BUSINESS leaders hailed the government’s plans for a “simple, understandable, state pension” yesterday, but admitted that both employers and staff would have to take a financial hit as part of the proposed reforms.
“The introduction of a flat-rate state pension, with an end to means-tested retirement income benefits, is essential if pension saving is to make sense for modest earners,” said Malcolm Small, pensions adviser at the Institute of Directors yesterday.
“[This] will help give prospective pensioners a clear idea of what the state will provide – and just as importantly, what it won’t.”
But Tom McPhail, head of pensions research at Hargreaves Lansdown, warned the new rules could mean high earners missing out on some of the pensions perks they have access to today.
“If you’re earning above-average income and are 30 you won’t have built up a pension of more than £144 a week,” said McPhail. “You’re now not going to have a chance to build that – you’re going to pay the same National Insurance to get less.”
At the moment there is a basic state pension of £107 a week, which combines with various pension credits and earnings-related elements to produce a final payout. As a result two million retirees currently receive a state pension of over £150 a week, while others receive far less.
The new plan combines the basic state pension and the earnings-related element. Everyone who pays National Insurance (NI) for more than 10 years – or is registered as carer or on qualifying benefits – will now receive some state pension payments when they retire. The exact amount will increase proportionate to how long they paid NI, with every year of contributions up to 35 years increasing the individual’s pension until it hits a universal rate of £144 a week.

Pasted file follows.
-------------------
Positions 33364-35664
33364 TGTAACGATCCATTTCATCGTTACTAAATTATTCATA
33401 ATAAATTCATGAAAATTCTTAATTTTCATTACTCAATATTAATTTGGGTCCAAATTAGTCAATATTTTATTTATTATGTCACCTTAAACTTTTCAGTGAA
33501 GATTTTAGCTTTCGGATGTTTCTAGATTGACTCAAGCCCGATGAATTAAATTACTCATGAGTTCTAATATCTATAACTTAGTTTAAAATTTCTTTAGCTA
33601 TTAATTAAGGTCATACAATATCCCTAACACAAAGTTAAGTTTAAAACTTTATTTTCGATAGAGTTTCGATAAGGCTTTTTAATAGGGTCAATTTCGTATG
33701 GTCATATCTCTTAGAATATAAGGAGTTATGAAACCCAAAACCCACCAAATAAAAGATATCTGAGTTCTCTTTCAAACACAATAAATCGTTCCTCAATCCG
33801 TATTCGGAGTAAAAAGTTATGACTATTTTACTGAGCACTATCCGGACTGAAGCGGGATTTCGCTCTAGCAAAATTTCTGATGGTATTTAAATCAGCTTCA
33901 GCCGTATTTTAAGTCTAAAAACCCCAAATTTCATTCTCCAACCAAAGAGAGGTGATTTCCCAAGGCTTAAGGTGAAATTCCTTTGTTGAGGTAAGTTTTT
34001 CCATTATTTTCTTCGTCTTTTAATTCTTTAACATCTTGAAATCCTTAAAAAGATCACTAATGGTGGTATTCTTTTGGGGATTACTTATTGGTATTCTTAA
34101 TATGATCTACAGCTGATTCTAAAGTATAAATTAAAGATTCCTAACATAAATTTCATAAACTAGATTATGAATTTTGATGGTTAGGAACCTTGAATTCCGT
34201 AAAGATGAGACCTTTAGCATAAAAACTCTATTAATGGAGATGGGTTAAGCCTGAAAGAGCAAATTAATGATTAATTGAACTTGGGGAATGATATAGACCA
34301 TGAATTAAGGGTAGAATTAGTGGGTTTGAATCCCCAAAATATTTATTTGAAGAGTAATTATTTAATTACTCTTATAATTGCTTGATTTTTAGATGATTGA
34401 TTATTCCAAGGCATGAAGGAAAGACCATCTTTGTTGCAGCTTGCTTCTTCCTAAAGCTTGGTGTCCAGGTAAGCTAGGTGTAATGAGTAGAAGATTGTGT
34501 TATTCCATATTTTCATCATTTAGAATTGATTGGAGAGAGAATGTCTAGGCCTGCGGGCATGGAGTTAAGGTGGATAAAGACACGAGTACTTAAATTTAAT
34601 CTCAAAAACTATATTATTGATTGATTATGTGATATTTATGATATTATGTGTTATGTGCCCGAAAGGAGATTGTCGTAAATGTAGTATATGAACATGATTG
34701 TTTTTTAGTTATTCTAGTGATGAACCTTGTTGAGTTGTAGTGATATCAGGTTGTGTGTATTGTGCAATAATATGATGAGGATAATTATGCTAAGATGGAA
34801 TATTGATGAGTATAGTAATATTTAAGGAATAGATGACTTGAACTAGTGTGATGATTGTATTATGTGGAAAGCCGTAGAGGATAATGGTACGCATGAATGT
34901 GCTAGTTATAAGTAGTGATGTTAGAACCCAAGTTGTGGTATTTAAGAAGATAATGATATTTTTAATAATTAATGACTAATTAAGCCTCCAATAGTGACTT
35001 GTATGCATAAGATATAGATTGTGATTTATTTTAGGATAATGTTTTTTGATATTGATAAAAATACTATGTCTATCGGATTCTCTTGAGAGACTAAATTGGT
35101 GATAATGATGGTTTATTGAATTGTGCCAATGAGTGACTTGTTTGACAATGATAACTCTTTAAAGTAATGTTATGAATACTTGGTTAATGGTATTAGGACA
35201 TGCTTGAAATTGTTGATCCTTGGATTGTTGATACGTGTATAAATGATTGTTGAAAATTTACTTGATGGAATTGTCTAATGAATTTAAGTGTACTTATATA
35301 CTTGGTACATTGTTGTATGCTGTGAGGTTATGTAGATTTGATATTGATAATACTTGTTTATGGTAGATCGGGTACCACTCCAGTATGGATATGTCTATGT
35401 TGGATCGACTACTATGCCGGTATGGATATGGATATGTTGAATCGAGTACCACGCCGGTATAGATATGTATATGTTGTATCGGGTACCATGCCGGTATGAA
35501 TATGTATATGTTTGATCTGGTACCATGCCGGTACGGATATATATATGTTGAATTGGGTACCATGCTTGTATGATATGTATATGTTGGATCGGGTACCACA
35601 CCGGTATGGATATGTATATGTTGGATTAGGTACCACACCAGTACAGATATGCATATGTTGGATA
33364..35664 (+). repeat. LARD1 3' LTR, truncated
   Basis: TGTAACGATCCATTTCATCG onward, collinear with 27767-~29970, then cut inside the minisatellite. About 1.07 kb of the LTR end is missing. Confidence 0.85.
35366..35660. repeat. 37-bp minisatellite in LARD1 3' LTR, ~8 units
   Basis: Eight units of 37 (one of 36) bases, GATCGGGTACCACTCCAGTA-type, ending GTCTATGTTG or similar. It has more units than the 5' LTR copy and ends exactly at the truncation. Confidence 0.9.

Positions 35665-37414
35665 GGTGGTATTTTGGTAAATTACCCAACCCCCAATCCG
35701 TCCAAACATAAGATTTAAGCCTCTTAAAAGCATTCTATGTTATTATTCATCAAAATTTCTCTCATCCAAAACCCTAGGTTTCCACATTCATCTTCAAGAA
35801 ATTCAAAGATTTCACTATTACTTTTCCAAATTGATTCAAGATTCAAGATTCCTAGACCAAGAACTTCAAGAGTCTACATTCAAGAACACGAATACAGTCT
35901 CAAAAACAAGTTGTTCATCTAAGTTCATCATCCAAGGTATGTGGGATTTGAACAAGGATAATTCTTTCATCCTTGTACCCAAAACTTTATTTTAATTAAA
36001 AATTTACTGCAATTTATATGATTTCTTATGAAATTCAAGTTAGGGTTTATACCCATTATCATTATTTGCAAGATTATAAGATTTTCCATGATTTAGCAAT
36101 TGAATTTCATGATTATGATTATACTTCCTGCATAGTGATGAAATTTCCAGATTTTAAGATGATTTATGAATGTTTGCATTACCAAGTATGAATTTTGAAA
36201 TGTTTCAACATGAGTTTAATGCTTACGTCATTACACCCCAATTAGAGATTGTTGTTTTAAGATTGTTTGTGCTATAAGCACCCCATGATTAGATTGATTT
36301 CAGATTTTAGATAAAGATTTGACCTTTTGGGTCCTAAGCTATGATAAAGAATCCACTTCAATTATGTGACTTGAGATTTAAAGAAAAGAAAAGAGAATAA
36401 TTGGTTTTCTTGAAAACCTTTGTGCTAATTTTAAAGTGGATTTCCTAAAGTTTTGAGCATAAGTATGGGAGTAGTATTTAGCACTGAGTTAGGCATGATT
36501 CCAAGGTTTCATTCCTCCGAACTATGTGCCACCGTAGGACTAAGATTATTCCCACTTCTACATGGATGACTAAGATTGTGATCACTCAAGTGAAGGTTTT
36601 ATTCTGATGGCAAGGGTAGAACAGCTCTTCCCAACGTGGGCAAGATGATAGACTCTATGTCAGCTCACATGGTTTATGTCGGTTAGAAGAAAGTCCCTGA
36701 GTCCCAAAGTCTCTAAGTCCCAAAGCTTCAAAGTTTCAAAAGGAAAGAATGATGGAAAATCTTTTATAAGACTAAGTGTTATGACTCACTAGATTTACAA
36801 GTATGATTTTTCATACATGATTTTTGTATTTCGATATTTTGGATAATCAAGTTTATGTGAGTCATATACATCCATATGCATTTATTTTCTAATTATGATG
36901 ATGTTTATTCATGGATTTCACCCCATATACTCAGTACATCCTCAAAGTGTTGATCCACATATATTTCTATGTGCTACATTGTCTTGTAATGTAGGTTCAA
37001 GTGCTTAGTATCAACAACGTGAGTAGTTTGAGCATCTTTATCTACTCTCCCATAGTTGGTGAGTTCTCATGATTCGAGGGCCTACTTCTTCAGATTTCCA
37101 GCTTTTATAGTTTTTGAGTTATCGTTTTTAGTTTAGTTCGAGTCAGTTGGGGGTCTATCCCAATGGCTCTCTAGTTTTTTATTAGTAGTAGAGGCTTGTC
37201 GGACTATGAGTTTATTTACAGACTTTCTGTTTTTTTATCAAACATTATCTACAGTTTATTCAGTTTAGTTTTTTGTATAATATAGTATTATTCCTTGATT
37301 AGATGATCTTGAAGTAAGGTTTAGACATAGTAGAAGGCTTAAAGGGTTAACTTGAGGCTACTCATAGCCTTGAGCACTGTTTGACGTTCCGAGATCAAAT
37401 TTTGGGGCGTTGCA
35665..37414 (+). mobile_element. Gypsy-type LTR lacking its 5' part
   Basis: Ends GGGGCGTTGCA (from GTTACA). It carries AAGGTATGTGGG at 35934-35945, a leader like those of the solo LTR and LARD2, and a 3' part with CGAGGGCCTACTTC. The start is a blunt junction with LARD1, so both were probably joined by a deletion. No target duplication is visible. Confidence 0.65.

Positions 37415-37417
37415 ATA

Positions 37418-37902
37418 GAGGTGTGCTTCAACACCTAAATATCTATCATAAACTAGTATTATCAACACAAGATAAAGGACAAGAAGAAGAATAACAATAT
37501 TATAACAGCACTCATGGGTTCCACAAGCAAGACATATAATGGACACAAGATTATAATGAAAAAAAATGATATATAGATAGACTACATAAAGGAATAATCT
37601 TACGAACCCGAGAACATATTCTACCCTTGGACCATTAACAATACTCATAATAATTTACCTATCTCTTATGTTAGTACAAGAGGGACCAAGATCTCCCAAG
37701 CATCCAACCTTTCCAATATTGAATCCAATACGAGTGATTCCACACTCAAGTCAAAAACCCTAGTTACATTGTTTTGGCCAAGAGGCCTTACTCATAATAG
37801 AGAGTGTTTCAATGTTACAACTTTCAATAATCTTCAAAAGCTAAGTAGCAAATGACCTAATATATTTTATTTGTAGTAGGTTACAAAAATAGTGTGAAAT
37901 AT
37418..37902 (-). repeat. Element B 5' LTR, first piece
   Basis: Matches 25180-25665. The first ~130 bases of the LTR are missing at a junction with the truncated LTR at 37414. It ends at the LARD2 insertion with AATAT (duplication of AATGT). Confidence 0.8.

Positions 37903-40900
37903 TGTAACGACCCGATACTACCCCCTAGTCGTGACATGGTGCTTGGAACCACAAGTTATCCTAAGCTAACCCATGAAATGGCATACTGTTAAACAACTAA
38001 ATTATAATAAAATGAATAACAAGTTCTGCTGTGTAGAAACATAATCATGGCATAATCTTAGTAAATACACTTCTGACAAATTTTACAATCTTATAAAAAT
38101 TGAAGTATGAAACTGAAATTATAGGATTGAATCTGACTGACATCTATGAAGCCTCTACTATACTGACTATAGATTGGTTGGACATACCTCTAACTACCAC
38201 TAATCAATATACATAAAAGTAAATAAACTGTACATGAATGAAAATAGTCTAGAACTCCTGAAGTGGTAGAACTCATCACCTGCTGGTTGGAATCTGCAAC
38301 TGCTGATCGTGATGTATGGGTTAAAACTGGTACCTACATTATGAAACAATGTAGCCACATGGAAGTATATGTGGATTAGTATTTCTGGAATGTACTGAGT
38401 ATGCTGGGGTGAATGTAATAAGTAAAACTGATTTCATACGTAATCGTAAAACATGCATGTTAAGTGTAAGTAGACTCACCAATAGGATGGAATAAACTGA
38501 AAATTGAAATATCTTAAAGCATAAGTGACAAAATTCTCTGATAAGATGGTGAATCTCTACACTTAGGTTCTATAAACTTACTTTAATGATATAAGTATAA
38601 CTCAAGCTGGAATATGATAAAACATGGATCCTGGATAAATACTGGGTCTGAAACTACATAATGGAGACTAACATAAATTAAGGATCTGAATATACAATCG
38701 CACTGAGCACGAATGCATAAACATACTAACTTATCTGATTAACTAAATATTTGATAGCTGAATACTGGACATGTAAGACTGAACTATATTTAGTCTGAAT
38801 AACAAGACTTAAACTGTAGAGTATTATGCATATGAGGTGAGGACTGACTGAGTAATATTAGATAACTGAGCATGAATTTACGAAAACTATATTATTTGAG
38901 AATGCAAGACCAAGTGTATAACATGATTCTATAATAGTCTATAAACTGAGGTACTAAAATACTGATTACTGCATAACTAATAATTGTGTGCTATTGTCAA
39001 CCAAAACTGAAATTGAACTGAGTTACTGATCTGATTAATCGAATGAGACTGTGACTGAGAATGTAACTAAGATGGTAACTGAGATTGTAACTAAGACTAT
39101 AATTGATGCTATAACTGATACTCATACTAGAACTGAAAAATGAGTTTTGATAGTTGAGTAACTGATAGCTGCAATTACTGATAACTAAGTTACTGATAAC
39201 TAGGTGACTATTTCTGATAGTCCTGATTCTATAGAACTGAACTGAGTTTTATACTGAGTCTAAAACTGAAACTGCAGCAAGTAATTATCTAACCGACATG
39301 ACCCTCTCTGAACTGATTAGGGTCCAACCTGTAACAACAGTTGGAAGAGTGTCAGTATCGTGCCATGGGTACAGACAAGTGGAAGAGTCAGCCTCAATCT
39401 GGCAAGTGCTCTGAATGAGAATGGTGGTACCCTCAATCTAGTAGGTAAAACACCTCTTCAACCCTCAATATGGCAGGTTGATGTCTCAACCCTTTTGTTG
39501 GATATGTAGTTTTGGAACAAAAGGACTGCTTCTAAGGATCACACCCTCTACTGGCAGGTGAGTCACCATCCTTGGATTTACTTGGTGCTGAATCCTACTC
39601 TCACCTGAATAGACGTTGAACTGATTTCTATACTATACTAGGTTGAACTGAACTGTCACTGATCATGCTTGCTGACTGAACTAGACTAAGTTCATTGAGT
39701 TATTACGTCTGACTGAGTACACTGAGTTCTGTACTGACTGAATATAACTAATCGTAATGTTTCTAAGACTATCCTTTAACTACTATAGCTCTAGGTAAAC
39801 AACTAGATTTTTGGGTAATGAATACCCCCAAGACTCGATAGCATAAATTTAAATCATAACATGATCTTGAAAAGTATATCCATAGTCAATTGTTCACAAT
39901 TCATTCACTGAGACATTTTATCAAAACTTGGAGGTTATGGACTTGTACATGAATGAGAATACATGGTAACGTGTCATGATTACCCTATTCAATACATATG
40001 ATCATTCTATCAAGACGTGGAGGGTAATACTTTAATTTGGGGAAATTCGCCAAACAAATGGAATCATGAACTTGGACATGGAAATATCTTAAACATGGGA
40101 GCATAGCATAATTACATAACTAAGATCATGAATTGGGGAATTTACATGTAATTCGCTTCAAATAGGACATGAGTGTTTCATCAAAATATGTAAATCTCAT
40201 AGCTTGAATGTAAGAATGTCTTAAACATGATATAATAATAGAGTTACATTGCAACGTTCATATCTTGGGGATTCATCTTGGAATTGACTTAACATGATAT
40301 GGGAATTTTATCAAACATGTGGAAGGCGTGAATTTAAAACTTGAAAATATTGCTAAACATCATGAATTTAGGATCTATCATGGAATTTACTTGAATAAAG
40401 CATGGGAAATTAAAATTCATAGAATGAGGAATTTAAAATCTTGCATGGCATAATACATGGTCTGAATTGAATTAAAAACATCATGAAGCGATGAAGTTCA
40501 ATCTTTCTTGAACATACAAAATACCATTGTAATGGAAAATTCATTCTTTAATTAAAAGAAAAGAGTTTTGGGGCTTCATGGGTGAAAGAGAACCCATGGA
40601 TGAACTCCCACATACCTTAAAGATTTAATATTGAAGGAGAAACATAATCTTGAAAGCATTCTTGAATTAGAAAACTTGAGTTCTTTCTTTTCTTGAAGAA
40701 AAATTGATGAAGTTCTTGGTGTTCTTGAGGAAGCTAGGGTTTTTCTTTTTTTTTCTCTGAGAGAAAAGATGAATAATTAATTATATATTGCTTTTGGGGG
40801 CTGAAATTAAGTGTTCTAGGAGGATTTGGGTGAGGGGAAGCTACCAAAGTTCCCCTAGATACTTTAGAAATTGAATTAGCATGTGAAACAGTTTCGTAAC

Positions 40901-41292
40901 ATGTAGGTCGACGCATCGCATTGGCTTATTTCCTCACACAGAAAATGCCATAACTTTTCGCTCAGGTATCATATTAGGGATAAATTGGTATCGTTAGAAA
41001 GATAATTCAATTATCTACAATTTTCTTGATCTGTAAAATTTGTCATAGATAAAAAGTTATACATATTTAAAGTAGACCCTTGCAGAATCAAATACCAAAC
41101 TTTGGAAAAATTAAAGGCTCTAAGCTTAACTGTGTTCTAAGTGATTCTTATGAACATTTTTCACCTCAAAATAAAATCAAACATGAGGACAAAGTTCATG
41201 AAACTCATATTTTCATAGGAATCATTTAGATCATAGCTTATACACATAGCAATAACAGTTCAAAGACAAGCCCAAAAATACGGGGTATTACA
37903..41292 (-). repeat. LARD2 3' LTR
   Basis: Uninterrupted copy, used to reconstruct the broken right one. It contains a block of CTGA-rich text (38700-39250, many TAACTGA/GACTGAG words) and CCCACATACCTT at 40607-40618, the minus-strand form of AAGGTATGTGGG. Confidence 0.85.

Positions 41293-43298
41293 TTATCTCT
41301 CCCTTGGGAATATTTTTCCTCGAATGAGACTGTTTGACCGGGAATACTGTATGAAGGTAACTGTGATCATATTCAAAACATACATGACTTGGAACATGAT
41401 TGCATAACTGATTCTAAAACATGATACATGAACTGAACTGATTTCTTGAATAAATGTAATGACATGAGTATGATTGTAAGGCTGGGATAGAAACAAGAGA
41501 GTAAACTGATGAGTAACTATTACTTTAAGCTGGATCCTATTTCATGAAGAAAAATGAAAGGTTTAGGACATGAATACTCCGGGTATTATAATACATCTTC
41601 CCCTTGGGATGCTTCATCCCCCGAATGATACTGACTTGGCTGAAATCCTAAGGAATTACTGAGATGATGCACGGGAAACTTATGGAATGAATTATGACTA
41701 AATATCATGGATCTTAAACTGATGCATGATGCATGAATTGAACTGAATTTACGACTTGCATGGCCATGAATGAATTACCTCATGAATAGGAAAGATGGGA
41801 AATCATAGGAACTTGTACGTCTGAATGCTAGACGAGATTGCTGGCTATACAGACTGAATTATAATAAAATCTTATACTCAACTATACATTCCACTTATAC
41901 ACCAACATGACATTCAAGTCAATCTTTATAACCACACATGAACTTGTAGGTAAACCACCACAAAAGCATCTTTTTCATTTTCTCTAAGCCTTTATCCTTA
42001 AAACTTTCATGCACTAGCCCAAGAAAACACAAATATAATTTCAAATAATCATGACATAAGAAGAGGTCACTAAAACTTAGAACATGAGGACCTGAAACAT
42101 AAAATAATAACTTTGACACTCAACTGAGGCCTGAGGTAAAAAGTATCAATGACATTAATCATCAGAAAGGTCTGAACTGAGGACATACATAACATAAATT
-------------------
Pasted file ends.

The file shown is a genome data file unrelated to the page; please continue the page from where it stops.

People who have already built up an entitlement of more than this will be allowed to retain the higher sum. But changes will not come into effect until 2017 at the earliest, meaning some people about to stop work will receive a pension well below £144 a week.
All contracting out of pensions will cease when the new system is introduced, meaning a rise in NI payments for those who still enjoy defined-benefit pension schemes. Critics say the increase in contributions – which could see an employee on £40,040 a year pay an extra £481 in NI – may be the death knell for the remaining final salary schemes in the private sector.
HOW ARE YOU AFFECTED?
The 25-year-old City worker
“Young people who expect to earn more than the average person during their career have missed out on the potential to receive more than the basic state pension,” explains Peter McDonald, a PwC partner. “But they face greater certainity as long as the government’s promise not to means test the pension stays in place.” All workers will require 35 years of contributions before collecting their state pension, rather than 30 today.
High earners in their 30s and 40s
“Somebody nearer 40 who is earning around £40,000 a year will benefit,” says McDonald. “But this is the group that has been most affected by closures to defined-benefit schemes.” People who have already become eligible for a weekly state pension of more than £144 will keep their advantage. But around 700,000 contracted-out high-earners in private sector defined-benefit schemes will pay more in National Insurance.
The 65-year-old about to retire
The reforms announced yesterday will not be implemented until 2017, after the next general election. As a result those are due to retire in the next few years – and people who are already pensioners – will have their payments calculated under the old system throughout their retirement, even if the sum is below the new flat rate of £144. “The cliff-edge nature of the policy is one thing for government to consider,” admits McDonald.